We Know: All About Reverse Mortgages

What's a reverse mortgage?

Introduced in the late 1980s, reverse mortgages can help homeowners who are "house-rich-but-cash-poor" remain in their homes and still meet their financial obligations. With a "regular" mortgage, you make monthly payments to the lender. But with a reverse mortgage, you receive money from the lender and generally do not have to repay it for as long as you live in your home. In return, the lender holds some - if not most or all - of your home's equity.

The proceeds of the loan are tax-free, there are no minimum income requirements, and for most reverse mortgages, the money can be used for any purpose.

Who's eligible for a reverse mortgage?

To qualify for a reverse mortgage, you must be at least 62 and have paid off all or most of your home mortgage. Income is generally not a factor, and no medical tests or medical histories are required. Financial institutions or government agencies offering reverse mortgages may require similar counseling or homeowner education.

What kinds of reverse mortgages are there?

There are several types of reverse mortgages:

  • the federally insured Home Equity Conversion Mortgage (HECM), administered by the Department of Housing and Urban Development (HUD)
  • single-purpose reverse mortgages, usually offered by state or local government agencies for a specific reason
  • proprietary reverse mortgages, offered by banks, mortgage companies, and other private lenders and backed by the companies that develop them

How much can I borrow?

The amount you can borrow depends on your age, the equity in your home, the value of your home, and the interest rate. If it's an HECM, federal law limits the maximum amount that can be paid out.

You can be paid in a lump sum, in monthly advances, through a line of credit, or a combination of all three.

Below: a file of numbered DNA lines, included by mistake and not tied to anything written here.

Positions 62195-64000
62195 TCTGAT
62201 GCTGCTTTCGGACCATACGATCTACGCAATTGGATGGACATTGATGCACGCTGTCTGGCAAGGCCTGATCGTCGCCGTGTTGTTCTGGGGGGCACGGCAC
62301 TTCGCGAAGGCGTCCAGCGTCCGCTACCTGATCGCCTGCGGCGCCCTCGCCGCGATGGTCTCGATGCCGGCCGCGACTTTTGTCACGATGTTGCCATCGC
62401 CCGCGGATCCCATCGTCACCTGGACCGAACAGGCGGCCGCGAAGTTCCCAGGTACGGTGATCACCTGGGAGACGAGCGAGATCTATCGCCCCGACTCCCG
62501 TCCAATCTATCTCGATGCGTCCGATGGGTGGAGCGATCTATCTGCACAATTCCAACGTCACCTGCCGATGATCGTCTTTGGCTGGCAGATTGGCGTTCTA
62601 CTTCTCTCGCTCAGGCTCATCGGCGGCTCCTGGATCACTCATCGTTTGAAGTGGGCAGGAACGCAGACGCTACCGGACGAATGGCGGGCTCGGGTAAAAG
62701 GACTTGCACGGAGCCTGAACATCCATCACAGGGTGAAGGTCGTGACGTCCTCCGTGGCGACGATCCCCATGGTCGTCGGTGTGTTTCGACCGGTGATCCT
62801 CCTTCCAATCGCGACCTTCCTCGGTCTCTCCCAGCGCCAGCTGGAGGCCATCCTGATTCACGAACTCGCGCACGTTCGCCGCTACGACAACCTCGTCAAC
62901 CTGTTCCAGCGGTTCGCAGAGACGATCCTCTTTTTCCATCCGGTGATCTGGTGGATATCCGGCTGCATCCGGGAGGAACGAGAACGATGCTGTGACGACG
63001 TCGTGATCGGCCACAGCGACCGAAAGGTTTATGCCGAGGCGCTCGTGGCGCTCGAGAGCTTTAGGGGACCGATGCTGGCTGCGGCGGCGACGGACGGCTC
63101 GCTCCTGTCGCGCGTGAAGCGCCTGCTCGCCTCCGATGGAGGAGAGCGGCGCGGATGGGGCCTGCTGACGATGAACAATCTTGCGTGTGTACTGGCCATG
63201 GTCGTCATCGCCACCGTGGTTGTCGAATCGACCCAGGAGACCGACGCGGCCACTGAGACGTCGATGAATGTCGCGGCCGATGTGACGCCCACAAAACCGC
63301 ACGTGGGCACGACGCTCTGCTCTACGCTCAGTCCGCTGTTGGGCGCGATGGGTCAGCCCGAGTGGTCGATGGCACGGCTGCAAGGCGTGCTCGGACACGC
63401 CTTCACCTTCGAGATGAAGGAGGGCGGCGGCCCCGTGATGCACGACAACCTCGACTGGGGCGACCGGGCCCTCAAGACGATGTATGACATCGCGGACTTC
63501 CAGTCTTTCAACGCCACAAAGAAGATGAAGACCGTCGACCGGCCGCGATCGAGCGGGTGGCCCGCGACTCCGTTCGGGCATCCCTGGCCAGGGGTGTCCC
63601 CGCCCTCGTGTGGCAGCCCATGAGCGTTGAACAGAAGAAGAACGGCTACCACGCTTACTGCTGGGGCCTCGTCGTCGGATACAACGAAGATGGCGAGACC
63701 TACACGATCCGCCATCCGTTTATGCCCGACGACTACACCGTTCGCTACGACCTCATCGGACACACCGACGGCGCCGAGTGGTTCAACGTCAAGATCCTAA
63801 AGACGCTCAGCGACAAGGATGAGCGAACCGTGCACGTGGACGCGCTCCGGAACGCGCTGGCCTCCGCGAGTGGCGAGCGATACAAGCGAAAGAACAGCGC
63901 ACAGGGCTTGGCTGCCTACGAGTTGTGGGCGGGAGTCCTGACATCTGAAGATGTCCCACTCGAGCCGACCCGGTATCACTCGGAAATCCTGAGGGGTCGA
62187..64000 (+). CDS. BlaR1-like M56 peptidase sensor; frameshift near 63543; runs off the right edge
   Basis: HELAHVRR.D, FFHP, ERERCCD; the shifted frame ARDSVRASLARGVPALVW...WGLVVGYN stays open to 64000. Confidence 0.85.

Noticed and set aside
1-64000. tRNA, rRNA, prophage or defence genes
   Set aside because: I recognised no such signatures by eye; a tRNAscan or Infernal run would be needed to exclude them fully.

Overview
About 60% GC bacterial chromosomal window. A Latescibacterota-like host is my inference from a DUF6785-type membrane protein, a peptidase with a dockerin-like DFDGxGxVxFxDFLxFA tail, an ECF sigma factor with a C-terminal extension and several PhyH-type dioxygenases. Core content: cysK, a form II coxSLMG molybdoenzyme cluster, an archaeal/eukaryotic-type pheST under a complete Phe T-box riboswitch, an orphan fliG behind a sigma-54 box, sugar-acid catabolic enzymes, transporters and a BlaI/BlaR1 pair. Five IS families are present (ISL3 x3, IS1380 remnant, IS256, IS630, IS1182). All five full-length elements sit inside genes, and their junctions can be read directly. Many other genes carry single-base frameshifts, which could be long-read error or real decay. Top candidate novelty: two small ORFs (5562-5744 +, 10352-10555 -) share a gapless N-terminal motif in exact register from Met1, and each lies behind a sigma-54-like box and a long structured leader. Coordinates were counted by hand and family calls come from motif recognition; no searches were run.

What are the advantages and disadvantages of a reverse loan?

Reverse mortgages offer special appeal to older adults because the loan advances, which are not taxable, generally do not affect Social Security or Medicare benefits. Depending on the plan, reverse mortgages generally allow homeowners to retain title to their homes until they permanently move, sell their home, die, or reach the end of a pre-selected loan term.

However, be aware that:

  • Reverse mortgages tend to be more costly than traditional loans because they are rising-debt loans. The interest is added to the principal loan balance each month. So, the total amount of interest owed increases significantly with time as the interest compounds.
  • Reverse mortgages use up all or some of the equity in a home. That leaves fewer assets for the homeowner and his or her heirs.
  • Lenders generally charge origination fees and closing costs; some charge servicing fees. How much is up to the lender.
  • Interest on reverse mortgages is not deductible on income tax returns until the loan is paid off in part or whole.
  • Because homeowners retain title to their home, they remain responsible for taxes, insurance, fuel, maintenance, and other housing expenses.

Thanks to the Federal Trade Commission for the information in this article.

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